Advocacy Action Alert! Ask your representatives to support the Black Maternal Health Momnibus Act. Use our simple tool at the bottom of this blog post to email a letter or share your message on Twitter.
On Feb. 8, 2021, Rep. Lauren Underwood (D-IL), Rep. Alma Adams (D-NC), Senator Cory Booker (D-NJ), and other leaders of Congress introduced the Black Maternal Health Momnibus Act. The act is made up of 12 bills introduced by Black Maternal Health Caucus members. Its goal is to address the health crisis among Black mothers in the U.S.
America has the highest numbers of deaths among pregnant and new mothers in the developed world. And the rate is rising. This crisis is most severe for Black mothers. Black mothers are three to four times more likely to die from complications that arise in pregnancy.
Asthma is one of the most common conditions that can affect pregnancy. Black women also have the highest death rates from asthma in the United States. In the Asthma and Allergy Foundation of America’s (AAFA) “Asthma Disparities in America” report, we look at how social determinants (factors) of health and structural racism drive disparities in asthma.
AAFA is proud to support the Black Maternal Health Momnibus Act with the goal of ending maternal deaths and closing racial and ethnic disparities in maternal health outcomes.
AAFA is especially encouraged by two bills within the Momnibus Act:
- The Social Determinants for Moms Act makes key investments in social determinants to end disparities in maternal health outcomes. This can include factors such as housing and environment. These investments address the same factors driving the disparities in asthma that contribute to the Black maternal health crisis.
- The Protecting Moms and Babies Against Climate Change Act invests in community programs to address climate change-related risks. Climate change-related risks include extreme heat, air pollution, and other threats to the environment. A recent study found that these risks are greatly related to birth outcomes. People with asthma and minority groups are at the highest risk.1 Addressing climate change is critical to improving maternal health outcomes, especially for Black mothers with asthma.
I join @AAFANational in supporting the Black Maternal Health Momnibus Act to save the lives of Black moms and close racial and ethnic disparities in maternal health outcomes: https://ctt.ec/1Yocd+ #Asthma #HealthEquityNOW #Momnibus #SaveMoms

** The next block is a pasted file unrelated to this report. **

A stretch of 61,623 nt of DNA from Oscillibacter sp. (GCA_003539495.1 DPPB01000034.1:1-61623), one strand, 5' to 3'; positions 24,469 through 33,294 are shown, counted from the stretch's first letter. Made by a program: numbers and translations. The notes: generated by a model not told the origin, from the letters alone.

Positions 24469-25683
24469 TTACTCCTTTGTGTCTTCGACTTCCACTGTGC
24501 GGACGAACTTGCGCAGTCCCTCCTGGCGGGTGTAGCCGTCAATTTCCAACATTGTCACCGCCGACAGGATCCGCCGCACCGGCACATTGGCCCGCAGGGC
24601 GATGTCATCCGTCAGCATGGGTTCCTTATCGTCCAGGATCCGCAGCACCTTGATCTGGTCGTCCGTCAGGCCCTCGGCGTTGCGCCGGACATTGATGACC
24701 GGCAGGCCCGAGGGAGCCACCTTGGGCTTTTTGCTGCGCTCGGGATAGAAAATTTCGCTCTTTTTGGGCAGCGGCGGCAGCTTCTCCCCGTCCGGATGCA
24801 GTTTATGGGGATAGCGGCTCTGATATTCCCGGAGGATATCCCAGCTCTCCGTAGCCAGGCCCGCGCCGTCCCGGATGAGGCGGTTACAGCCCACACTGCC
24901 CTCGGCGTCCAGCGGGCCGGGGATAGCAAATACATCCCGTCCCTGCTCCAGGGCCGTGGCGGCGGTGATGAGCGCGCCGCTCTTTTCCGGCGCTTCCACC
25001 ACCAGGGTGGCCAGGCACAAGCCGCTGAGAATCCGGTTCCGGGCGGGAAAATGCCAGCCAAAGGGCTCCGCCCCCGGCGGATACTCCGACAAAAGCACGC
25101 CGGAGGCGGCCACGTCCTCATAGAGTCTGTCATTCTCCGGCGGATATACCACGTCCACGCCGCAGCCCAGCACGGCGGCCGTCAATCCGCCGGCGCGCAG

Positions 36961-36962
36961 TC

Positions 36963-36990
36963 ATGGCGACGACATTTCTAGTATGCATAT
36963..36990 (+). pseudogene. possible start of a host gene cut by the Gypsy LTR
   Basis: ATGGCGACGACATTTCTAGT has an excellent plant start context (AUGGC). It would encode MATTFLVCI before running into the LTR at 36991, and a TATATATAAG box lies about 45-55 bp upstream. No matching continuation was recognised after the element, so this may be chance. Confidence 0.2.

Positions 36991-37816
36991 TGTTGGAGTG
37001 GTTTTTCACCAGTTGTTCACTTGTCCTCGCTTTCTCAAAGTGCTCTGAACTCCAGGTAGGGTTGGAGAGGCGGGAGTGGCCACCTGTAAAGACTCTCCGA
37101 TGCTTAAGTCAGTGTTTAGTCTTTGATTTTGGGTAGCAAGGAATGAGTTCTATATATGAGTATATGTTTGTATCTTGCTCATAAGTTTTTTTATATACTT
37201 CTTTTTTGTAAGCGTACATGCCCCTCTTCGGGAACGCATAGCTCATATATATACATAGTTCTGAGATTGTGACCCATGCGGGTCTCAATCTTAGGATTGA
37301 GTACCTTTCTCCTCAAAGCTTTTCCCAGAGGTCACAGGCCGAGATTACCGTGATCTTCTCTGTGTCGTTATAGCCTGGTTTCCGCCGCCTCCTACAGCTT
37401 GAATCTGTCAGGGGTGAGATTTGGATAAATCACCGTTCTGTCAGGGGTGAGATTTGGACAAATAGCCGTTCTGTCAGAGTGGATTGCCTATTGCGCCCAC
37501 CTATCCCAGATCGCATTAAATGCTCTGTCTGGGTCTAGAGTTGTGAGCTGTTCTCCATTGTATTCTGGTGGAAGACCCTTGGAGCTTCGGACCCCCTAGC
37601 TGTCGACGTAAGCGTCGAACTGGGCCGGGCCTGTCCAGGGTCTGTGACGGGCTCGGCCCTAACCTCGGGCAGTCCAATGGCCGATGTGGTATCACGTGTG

Additional highlights from the Act include:
- Investments in improving social determinants of health like housing, transportation and nutrition which can impact maternal health outcomes.
- Funding for community-based organizations working to improve maternal health outcomes and promote equity.
- Improvement of data collection to better understand the causes of the maternal health crisis in the U.S. and form more solutions to address it.
- Promotion of high-quality maternity care and continuous health insurance coverage from pregnancy through labor and delivery and up to 1 year after birth.
- Strengthening programs to improve maternal health during COVID-19 and other public health emergencies.
- Promoting maternal vaccinations to protect the health and safety of moms and babies.
- Providing more support for moms in the workforce around the time of giving birth.
- It also focuses on high-risk populations including pregnant veterans, incarcerated moms, Hispanic, Indigenous, and Asian American or Pacific Islander (AAPI) Americans.
AAFA thanks the Black Maternal Health Caucus for their leadership of this critical bill. And we look forward to working with the many supporting organizations of the Momnibus Act.
Ask your legislators to support the Black Maternal Health Momnibus Act. Use our tool below to send an email to your representative. You can also choose to post your message on Twitter. Just follow the steps:
1. Bekkar B, Pacheco S, Basu R, DeNicola N. Association of Air Pollution and Heat Exposure With Preterm Birth, Low Birth Weight, and Stillbirth in the US: A Systematic Review. JAMA Netw Open. 2020;3(6):e208243. doi:10.1001/jamanetworkopen.2020.8243